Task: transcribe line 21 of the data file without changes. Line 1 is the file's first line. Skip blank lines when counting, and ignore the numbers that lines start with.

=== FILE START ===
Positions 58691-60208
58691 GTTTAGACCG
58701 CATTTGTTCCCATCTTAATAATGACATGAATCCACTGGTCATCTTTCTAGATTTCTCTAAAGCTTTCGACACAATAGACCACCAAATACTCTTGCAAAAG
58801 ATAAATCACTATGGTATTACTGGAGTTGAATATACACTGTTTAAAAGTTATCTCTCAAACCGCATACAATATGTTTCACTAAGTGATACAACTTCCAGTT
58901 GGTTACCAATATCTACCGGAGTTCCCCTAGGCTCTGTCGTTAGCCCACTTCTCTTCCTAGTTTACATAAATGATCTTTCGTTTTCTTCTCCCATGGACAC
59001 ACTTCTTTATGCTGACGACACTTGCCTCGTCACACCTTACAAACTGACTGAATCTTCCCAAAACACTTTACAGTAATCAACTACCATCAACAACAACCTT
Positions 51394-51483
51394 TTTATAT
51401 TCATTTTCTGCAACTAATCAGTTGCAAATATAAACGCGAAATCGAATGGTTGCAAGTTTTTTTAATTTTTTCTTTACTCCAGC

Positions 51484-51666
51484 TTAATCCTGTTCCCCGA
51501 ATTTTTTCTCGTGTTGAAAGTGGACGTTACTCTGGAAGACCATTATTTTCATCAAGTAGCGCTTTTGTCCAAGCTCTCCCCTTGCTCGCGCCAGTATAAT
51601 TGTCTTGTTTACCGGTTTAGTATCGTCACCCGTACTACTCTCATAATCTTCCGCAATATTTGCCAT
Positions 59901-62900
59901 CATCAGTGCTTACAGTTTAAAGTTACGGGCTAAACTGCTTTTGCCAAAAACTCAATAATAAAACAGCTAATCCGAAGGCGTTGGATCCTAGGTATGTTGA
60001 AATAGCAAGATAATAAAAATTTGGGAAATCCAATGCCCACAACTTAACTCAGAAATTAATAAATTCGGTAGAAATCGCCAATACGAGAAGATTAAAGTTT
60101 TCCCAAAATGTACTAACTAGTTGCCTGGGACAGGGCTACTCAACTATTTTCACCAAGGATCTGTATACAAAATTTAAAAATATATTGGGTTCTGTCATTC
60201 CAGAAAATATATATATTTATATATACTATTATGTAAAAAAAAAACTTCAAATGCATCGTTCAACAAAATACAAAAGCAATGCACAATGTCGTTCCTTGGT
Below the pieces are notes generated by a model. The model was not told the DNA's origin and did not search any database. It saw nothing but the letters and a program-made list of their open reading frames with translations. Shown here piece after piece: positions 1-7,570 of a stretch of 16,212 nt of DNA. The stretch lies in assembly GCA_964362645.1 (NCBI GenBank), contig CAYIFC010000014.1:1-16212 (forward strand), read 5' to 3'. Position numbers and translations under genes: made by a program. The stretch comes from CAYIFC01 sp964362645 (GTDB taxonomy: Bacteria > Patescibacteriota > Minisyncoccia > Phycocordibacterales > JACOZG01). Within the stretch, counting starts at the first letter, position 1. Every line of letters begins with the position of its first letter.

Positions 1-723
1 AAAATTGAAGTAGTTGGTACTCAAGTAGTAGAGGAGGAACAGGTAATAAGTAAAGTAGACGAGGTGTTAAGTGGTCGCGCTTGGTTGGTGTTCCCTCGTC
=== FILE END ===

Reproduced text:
1 AAAATTGAAGTAGTTGGTACTCAAGTAGTAGAGGAGGAACAGGTAATAAGTAAAGTAGACGAGGTGTTAAGTGGTCGCGCTTGGTTGGTGTTCCCTCGTC